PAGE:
GUESTS

04-29 Laurie Alice Eakes - Writing Blind Characters
04-30 Madona Skaff - Characters with Multiple Sclerosis

Sunday, April 16, 2017

Book Recommendations: Authors Kathleen A. Flynn & Sophie Jaff

by Michelle Monkou

The Jane Austen Project by Kathleen A. Flynn is Perfect for fans of Jane Austen, this engrossing debut novel offers an unusual twist on the legacy of one of the world's most celebrated and beloved authors: two researchers from the future are sent bak in time to meet Jane and recover a suspected unpublished novel.

In a nutshell, The Jane Austen Project is a time travel adventure story wrapped in a literary style as if Jane Austen or her contemporaries wrote about this unusual and intriguing encounter.

Author Flynn takes her time with the world of 1815 England from the eyes of its back-in-time traveler. Staying in character or true to character, the flavor of the period rings with authenticity to make any desire to go back in history one that may elicit excitement, but also give pause for the things we take for granted--gender roles, rules of society, technology, illness, injury, and mortality, etc.

Flynn, on the other hand, doesn't delay the start of the adventure with its first line: What kind of maniac travels in time? by its heroine who isn't afraid to use her heart and brain to solve the problems of the day, navigate the unpredictable path of her feelings for two men, but also to challenge the assumptions and expectations about the mission against her own code. Here we see (through the heroine's eyes) her interaction with various women in their stations of life, including Jane Austen. Her modern disposition and privilege contrasted, but at times, empathized with their 1815 identities.

By the end, I'm glad that Flynn didn't gloss over the effects of researchers going back in time. There are consequences and every interaction casts another ripple through reality, which should always be the big problem to solve or acknowledge about in any time travel story. As a result, I'm not disappointed with the (surprise) ending.  I'm quite pleased actually that Flynn with her careful considerations stayed true to "every action has a reaction" theory to the end.

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Sophie Jaff's Crown Of Stars is a heady mix of the supernatural, thriller, and mystery elements. Book two of The Night Song Trilogy will delight her fans with the dual stories that are connected by a dark prophecy. Sacrifice and betrayal motivate and yet tear apart the characters' souls.

The dark worlds, well-written and wonderfully detailed, will grab the reader and take her on a winding and satisfying ride. Jaff drops in the creepiness in steady doses to push the urgency and pacing of the plot.

Although we are guaranteed a third installment,  Jaff is never lazy with  this unique tale making sure to challenge her complex characters to the bitter end. She closes on a high note that will keep our anticipation for book three on simmer.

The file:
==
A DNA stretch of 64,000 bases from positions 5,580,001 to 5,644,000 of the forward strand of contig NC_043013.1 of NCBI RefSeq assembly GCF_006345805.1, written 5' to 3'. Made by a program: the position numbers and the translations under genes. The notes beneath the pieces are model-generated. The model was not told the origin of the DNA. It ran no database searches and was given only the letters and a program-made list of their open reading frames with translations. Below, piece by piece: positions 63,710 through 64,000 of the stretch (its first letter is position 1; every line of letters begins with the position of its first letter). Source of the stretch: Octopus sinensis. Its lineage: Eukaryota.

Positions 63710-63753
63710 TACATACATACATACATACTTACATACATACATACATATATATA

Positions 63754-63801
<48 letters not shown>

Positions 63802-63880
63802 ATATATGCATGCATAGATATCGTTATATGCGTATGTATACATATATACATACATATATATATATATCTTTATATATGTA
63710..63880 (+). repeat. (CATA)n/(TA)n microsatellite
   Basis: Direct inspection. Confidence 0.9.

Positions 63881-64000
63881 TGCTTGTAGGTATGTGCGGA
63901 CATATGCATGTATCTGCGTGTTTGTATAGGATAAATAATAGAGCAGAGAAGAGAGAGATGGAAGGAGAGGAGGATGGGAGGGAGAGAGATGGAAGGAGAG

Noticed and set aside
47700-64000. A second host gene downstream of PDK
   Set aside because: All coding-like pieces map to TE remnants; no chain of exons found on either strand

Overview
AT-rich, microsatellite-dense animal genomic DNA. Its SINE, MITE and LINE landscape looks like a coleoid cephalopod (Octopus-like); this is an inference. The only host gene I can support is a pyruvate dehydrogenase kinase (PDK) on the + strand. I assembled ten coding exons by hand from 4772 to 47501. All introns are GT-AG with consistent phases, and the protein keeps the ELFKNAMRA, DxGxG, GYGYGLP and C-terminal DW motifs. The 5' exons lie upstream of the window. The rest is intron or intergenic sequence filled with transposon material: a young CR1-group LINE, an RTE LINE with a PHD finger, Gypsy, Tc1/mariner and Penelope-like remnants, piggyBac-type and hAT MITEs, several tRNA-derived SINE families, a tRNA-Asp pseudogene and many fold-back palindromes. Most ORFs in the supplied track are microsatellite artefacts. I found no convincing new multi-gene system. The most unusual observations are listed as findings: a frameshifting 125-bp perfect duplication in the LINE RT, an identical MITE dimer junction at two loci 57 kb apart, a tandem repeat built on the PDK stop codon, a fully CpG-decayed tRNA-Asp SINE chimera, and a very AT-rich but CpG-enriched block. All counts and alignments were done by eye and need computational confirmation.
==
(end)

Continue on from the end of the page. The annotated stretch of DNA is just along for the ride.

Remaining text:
In the sequel to the critically acclaimed cult favorite novel Love Is RedCROWN OF STARS, the past and present collide in a stunning, suspenseful, supernatural saga of revenge that will enrapture fans of Karen Marie Moning, Susanna Kearsley, and Anne Rice.
Katherine narrowly escaped death at the hands of a notorious serial killer, but in saving herself she destroyed her relationship with Sael, the man she loves. However, she’s pregnant—and he doesn’t know. She’s already adopted Lucas, the son of her murdered roommate and plans to raise him and the baby on her own, until a chance encounter with Sael forces them to confront their future. He asks them to come with him to London, where he’s starting a new job. Still deeply disturbed by the events of the past few months, Katherine agrees to a new start abroad.
Hundreds of years earlier, a young English girl named Margaret witnesses her mother’s vicious murder in the woods surrounding their village. A strange, dark-eyed child, Margaret already attracts suspicion and her miraculous survival only stokes rumors of witchcraft among the neighbors. When her father remarries a much younger, hostile woman, Margaret knows she must leave for good. Her fight to survive on her own reveals she has inherited her mother’s extraordinary gifts.
Katherine begins her new life in London, and Margaret also gets to start over—as an alewife in a local lord’s castle. Even though Margaret’s is a medieval world, separated from Katherine’s by centuries, both women struggle with loneliness, the pain of being misunderstood, and the consequences of a passionate love affair gone wrong. And as their stories converge, an electrifying narrative builds towards a climax that forces Katherine to confront her destiny and that of her child, which are intertwined with Margaret’s own troubled fate.
Enjoy the read!!

Michelle

4 comments:

Barb said...

You made them both sound worth chasing down.

Michelle Monkou said...

Barb, each story was pretty unique in style and voice. The Jane Austen Project is a good book club discussion piece. I had a lot of thoughts and reactions to that one.

Judith Ashley said...

Wow!!!

Diana McCollum said...

Both books sound fascinating! Thanks for sharing.